But I can’t quite accept that Anywhere.FM is bad for the music industry. I don’t believe that anything which vastly bolsters the popularity of a industry can harm that industry. I should further qualify that only the bolstering of “positive” popularity can do good to something, a distinction I find like that between fame and infamy.
There’s no question that whoever uploads music to this site is going to test out the “Share” feature by linking their friends to it. Music will be heard and neither the artist nor the label will receive compensation. I think that given the low cost–zero dollars coupled with only a bit of time and some bandwidth–consumption will climb substantially: as a result of this, people will listen to more music. How can that possibly be a bad thing?
The common argument is that artists can’t give away their work for free. They’d go broke! The stock rebuttal to that is that certain people would never pay for an album anyway, so it’s ultimately no loss to the band in terms of financial gain. The interesting dimension is that those who steal the album and wouldn’t have paid for it anyway might pass the music along to others who are willing to pay. Thus the initial infringement–zero financial loss, remember, though certainly a latent morality of strict justice might dictate that “no one rides for free”–is turned into profit in the end.
This might sound far-fetched to some, but it really doesn’t to me. Perhaps it’s absurd to suppose that the biggest consumers of music, adolescents, are going to buy CDs in this age of pervasive P2P, and quite frankly, I think that it is. The record labels waited too long to jump on board the digital bandwagon, and now they’re getting left behind. But so many opportunities remain! For instance, anyone who truly loves a band will do all that they can to see them in concert. They’ll buy merchandise, perhaps even merchandise that’s actually made by the band members, thus effectively giving them 100% of the profits. And in addition to CDs, concert tickets, and merch, there’s still the holy grail of popularity: internet traffic.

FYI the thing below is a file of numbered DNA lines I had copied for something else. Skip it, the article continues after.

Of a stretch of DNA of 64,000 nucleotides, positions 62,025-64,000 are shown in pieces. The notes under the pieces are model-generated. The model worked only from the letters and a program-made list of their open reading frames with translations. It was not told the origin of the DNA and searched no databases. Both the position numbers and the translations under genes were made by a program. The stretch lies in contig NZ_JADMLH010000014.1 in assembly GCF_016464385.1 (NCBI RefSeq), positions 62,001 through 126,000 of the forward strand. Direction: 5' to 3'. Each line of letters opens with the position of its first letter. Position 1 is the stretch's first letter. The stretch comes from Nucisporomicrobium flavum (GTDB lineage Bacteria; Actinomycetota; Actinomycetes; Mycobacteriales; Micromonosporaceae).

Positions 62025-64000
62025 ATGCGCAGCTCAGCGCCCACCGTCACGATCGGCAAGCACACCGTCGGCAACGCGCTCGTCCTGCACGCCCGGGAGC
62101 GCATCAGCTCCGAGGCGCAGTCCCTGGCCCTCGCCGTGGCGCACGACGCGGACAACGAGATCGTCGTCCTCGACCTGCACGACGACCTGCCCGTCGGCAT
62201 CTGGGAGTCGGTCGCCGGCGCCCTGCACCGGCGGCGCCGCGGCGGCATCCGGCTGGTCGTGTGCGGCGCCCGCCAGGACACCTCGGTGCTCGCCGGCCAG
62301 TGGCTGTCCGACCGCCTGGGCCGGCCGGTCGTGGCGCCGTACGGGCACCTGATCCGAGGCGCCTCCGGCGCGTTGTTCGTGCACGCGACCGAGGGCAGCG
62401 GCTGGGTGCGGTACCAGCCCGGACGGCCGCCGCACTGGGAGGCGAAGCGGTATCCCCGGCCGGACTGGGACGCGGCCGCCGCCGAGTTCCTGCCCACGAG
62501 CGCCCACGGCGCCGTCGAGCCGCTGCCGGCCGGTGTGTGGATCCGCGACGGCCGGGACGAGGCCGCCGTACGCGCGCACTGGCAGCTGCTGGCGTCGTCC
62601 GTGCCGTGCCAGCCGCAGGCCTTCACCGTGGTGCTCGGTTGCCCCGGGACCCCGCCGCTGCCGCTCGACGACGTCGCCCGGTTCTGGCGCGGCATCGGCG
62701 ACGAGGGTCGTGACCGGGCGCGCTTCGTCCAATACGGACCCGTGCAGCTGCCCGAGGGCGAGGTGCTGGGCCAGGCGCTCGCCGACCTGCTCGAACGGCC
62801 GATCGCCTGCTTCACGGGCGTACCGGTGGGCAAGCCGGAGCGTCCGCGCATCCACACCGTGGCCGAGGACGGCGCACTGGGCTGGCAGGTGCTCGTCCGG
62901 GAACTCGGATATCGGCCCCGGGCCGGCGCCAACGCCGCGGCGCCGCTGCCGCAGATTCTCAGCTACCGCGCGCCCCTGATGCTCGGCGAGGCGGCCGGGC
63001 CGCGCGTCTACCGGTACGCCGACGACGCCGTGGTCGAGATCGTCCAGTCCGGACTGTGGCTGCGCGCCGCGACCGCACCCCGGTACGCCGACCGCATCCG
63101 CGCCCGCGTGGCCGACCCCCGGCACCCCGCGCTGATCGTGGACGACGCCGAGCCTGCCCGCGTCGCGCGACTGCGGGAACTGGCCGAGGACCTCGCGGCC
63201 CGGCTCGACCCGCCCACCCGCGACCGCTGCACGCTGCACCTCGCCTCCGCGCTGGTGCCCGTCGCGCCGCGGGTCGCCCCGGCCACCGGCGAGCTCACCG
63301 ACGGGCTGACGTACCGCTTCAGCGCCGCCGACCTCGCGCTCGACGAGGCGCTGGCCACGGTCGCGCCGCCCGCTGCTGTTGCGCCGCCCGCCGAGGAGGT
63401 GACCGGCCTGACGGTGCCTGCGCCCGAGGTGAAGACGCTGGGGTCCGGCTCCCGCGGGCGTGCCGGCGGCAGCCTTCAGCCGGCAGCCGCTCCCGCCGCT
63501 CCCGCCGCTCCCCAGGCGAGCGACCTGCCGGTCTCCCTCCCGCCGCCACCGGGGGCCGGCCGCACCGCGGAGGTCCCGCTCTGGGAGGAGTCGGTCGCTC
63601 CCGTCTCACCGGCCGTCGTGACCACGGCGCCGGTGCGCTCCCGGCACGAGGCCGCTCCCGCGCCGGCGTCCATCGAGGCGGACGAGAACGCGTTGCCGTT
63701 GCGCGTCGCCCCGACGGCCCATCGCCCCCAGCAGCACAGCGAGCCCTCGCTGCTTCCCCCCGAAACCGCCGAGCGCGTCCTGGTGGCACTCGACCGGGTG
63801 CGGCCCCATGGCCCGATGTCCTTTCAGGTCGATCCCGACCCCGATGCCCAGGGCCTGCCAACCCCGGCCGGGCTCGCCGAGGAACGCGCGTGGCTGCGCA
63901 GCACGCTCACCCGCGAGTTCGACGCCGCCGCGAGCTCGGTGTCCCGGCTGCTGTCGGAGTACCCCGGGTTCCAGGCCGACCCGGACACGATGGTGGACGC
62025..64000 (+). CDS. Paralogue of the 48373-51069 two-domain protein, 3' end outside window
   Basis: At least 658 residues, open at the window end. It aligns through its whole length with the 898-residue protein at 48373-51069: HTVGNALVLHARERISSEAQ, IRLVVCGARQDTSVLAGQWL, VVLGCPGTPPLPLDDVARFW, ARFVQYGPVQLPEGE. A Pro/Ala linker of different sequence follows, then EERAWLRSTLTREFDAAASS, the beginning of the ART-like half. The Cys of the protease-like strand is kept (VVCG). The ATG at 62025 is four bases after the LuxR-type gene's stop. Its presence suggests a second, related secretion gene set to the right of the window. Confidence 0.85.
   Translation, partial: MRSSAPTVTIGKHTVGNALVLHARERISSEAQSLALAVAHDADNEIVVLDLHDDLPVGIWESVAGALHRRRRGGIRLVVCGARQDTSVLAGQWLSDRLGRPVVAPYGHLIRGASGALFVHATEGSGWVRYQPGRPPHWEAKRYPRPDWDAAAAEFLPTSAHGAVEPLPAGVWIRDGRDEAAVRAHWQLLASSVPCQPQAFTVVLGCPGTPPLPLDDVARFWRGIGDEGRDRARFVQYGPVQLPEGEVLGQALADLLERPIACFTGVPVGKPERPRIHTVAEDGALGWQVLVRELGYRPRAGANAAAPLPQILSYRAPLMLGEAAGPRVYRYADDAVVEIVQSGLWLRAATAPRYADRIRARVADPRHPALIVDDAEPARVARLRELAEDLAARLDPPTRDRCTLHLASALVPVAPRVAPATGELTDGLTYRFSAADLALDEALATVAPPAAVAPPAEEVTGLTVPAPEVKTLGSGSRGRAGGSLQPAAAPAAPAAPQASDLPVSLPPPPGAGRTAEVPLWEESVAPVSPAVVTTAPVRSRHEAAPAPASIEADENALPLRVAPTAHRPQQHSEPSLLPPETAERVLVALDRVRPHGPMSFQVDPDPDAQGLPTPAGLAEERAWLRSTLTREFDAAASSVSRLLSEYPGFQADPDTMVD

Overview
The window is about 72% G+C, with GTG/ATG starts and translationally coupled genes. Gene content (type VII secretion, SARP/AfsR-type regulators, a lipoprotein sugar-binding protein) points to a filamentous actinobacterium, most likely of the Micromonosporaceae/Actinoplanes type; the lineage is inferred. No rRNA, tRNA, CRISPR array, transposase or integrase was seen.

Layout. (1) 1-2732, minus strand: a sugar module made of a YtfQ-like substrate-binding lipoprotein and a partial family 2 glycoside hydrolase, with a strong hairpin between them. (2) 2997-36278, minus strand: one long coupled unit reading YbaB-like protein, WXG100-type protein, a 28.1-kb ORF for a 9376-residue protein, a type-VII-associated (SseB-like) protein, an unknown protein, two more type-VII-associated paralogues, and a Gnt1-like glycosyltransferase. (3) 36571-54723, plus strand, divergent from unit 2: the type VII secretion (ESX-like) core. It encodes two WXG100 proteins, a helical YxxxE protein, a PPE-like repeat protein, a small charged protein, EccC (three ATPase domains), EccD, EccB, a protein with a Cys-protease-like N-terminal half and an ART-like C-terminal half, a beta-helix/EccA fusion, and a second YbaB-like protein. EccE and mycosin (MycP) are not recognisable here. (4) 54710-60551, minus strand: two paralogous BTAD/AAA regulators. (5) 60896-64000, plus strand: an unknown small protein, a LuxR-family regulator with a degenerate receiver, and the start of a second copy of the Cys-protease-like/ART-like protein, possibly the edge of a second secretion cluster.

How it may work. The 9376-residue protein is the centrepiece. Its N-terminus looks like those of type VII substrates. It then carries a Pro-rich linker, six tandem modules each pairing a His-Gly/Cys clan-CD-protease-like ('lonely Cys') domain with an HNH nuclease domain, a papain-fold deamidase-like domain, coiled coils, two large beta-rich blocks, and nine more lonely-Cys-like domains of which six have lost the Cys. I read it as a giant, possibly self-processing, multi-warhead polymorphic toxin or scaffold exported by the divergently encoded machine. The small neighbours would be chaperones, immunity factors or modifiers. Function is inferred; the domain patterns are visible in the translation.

How much traffic a band earns is now such a solid indicator of success, even major labels are conceding its validity. As the acquisition of Last.fm illustrates, copious traffic is grounds enough for investment, and it’s no poignant insight that fans flock to where the media is.
So maybe this will work out for the better, and commercial music will evolve a bit. Or maybe Anywhere.FM will be stamped out like scores of other startups are every day, unable to pay to fight Goliath in court. But maybe we’ll find out soon, because when I found the site this weekend, it bragged about 5,342,227 tracks having been uploaded. As of this writing, it’s climbed to 5,362,101, and still ticking.
While we’re at it, why not check out my stream? It might not be there forever.